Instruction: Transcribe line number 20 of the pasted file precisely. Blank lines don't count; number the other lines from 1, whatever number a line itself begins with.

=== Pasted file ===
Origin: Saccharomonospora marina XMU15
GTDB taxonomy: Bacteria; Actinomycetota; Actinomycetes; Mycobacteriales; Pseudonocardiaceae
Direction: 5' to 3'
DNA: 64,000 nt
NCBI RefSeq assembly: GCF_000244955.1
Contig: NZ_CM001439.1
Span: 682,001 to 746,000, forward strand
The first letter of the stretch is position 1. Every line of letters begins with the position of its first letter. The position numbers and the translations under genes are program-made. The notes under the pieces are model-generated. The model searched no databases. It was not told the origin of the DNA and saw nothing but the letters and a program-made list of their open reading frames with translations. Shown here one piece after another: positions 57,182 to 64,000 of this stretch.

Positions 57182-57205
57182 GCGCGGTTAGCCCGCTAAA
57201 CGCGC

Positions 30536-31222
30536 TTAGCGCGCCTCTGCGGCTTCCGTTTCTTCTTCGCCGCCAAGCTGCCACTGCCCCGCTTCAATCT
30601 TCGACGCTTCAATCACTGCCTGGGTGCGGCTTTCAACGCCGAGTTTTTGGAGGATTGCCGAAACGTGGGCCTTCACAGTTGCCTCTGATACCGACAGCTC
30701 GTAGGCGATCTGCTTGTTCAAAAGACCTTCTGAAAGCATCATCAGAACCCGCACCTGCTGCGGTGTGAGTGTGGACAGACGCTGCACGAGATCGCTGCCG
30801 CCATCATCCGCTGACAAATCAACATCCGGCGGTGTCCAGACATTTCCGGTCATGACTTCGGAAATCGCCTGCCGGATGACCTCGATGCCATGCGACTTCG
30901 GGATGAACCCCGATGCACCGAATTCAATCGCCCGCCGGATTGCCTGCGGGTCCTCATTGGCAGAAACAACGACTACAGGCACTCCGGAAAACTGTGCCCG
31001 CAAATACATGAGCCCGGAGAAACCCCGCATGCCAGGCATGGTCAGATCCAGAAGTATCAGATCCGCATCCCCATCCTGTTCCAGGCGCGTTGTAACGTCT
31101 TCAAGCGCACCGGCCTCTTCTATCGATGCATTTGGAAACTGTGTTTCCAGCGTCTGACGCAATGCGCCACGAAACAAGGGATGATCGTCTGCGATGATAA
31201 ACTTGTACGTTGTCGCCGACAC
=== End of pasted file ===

31201 ACTTGTACGTTGTCGCCGACAC